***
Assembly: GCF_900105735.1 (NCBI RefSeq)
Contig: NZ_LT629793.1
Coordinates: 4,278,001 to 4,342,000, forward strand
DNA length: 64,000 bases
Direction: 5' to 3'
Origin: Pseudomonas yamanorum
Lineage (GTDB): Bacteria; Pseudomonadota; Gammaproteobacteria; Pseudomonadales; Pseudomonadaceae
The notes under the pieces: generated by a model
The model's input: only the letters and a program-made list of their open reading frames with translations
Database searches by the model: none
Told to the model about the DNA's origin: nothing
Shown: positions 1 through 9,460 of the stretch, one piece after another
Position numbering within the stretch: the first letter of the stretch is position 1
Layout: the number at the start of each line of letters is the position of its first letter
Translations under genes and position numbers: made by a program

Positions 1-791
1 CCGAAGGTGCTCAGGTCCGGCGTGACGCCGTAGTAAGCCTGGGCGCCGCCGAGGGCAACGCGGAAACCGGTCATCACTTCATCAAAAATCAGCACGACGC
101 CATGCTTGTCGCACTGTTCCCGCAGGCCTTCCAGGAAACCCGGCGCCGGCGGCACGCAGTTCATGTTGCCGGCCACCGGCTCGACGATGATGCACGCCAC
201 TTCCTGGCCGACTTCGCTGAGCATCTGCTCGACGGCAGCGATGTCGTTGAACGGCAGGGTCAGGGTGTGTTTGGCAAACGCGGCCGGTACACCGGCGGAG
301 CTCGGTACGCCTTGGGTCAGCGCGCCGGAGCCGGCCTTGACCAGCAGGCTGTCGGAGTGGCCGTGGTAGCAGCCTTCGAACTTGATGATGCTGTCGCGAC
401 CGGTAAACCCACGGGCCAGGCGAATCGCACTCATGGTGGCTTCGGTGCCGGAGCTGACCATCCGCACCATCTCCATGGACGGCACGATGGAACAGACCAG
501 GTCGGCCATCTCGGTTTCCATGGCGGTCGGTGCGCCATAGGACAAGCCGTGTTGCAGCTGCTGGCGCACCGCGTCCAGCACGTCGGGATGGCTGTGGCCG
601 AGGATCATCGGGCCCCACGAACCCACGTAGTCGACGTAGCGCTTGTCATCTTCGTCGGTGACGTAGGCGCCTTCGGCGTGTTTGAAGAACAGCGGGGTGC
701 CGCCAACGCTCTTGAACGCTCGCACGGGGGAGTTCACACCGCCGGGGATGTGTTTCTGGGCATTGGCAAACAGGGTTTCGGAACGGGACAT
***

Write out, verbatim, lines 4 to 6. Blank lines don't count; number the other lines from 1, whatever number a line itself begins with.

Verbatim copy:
DNA length: 64,000 bases
Direction: 5' to 3'
Origin: Pseudomonas yamanorum